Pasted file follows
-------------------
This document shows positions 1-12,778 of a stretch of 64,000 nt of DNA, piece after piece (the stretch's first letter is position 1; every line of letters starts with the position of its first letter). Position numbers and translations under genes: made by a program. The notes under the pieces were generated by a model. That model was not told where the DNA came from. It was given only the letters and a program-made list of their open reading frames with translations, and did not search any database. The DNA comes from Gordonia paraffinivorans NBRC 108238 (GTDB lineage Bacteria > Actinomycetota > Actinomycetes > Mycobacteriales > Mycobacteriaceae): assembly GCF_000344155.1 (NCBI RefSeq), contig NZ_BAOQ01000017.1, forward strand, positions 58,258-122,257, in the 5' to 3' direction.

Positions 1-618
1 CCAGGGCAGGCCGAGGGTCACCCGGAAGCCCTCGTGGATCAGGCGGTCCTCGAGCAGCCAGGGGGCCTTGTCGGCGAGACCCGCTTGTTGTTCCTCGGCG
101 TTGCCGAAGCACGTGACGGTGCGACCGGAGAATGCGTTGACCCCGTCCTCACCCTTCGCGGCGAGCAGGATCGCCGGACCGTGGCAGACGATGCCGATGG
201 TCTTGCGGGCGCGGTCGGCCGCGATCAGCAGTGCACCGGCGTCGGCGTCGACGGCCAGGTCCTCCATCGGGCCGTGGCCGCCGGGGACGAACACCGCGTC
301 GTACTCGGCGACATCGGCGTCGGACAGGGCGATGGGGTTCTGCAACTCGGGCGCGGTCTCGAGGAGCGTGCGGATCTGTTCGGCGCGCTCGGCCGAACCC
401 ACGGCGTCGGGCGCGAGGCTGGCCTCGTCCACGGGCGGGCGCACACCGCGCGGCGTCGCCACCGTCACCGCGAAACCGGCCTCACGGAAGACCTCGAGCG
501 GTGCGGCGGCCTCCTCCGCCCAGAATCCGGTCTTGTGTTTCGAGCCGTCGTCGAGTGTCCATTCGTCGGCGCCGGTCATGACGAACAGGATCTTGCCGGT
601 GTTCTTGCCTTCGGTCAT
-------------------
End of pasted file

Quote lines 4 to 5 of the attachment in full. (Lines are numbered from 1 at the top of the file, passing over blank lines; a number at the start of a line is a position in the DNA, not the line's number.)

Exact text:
101 TTGCCGAAGCACGTGACGGTGCGACCGGAGAATGCGTTGACCCCGTCCTCACCCTTCGCGGCGAGCAGGATCGCCGGACCGTGGCAGACGATGCCGATGG
201 TCTTGCGGGCGCGGTCGGCCGCGATCAGCAGTGCACCGGCGTCGGCGTCGACGGCCAGGTCCTCCATCGGGCCGTGGCCGCCGGGGACGAACACCGCGTC